However, don’t be too upset. Scientists are still crunching the numbers to see if this technology is really as dangerous as feared. And even if it is super dangerous, it doesn’t mean that we can’t use it to seek out new life and new civilizations…it just means that we might accidentally destroy said new life and new civilizations when we get there.


Another FQtQ article on warp drive:

Sources and Further Research:

NASA Says that Warp Drive is Plausible:

Warp Drive, on the Matter of Matter:

Image Source:



total copy/paste steal from quarks to quasars ~pzykr…

commentary on the facebook, et al, posts below

(see  “TrollMath: Pi”  link below…)

  • pzykr

    nice fractal but no one has succeeded in squaring a circle!

    remember: the very existence of a fractal is based on an impossible premise: that one can write with an infinitely small pencil…

    also there is no limit that the equation that describes the perimeter of the fractal approaches: the equation is p=4, ad infinitum. the box around the circle (the fractal) never can approach the circle itself.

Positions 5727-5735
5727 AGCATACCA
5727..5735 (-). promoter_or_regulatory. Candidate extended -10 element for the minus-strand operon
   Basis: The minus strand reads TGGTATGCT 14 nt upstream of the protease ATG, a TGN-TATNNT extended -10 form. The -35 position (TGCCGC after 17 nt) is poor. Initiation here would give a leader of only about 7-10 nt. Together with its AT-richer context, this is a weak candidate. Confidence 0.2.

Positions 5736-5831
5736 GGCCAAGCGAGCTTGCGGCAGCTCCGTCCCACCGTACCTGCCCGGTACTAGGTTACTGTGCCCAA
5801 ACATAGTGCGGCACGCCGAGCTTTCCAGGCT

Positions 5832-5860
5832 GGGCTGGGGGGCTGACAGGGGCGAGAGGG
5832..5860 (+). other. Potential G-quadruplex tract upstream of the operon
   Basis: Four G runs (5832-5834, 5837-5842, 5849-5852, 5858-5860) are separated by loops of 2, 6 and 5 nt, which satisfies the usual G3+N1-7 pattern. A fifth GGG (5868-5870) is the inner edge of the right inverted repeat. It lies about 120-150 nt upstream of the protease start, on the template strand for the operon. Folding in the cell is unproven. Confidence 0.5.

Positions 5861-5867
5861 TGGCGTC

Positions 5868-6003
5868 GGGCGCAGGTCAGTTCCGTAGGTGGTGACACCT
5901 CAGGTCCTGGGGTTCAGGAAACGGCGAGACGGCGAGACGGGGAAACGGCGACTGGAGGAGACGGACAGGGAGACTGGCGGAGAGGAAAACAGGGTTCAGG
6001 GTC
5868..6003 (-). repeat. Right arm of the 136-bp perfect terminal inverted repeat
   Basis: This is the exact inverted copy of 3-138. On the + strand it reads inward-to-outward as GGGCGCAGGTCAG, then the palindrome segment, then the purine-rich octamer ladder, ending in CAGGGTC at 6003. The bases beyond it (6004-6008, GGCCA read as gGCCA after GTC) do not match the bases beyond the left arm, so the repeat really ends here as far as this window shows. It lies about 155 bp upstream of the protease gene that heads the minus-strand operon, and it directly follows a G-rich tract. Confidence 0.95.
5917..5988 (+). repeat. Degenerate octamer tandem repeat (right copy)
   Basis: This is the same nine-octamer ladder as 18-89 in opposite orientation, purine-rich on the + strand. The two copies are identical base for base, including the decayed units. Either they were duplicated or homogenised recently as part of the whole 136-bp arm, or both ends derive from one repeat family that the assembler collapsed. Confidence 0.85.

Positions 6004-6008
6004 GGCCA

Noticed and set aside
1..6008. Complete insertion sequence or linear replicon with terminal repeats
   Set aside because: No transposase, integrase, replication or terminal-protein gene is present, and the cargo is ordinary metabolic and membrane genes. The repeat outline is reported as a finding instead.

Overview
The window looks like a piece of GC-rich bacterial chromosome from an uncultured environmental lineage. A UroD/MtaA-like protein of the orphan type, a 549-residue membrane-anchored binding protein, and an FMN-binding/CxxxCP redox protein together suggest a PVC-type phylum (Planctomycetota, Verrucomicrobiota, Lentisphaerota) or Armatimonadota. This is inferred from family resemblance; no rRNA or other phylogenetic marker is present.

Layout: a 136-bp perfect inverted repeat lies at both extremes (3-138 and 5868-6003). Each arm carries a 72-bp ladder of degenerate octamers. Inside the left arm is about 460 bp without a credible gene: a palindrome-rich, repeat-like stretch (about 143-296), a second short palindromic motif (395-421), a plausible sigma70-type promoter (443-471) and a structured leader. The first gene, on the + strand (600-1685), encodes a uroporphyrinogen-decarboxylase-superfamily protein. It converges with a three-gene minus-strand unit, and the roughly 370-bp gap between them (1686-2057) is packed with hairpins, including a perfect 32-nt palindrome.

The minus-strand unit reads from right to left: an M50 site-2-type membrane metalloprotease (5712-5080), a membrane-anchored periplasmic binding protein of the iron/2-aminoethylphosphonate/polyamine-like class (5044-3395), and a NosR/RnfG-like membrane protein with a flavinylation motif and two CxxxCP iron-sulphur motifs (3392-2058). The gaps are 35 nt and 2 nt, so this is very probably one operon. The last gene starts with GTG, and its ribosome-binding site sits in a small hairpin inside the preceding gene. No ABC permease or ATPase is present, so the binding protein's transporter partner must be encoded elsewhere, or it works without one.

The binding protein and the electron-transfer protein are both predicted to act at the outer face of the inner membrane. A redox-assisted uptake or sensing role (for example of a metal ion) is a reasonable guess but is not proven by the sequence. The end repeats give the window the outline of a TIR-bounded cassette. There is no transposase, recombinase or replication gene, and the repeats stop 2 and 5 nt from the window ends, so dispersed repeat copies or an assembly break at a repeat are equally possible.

further comments from the facebook share…

    Arthur Frohlich the reason it doesn’t work is because as the fractal gets infinitely close to the close it becomes a squiggly line going around the edge of the circle instead of the solid line that the circle is made of. the extra distance is stored in the squiggles. great fractal though.
    3 hours ago · Unlike · 1

  • Arthur Frohlich also I’m pretty sure that if you continue that fractal it come out as an octagon or diamond not a circle.
    3 hours ago · Like
  • Jerry Hill that “extra distance” that is “stored in the squiggles” and is unvarying means that the fractal never can get “infinitely close[r] to the [circle]…”
    about an hour ago · Like
  • Jerry Hill that’s what i meant with the comment about no limit that the equation approaches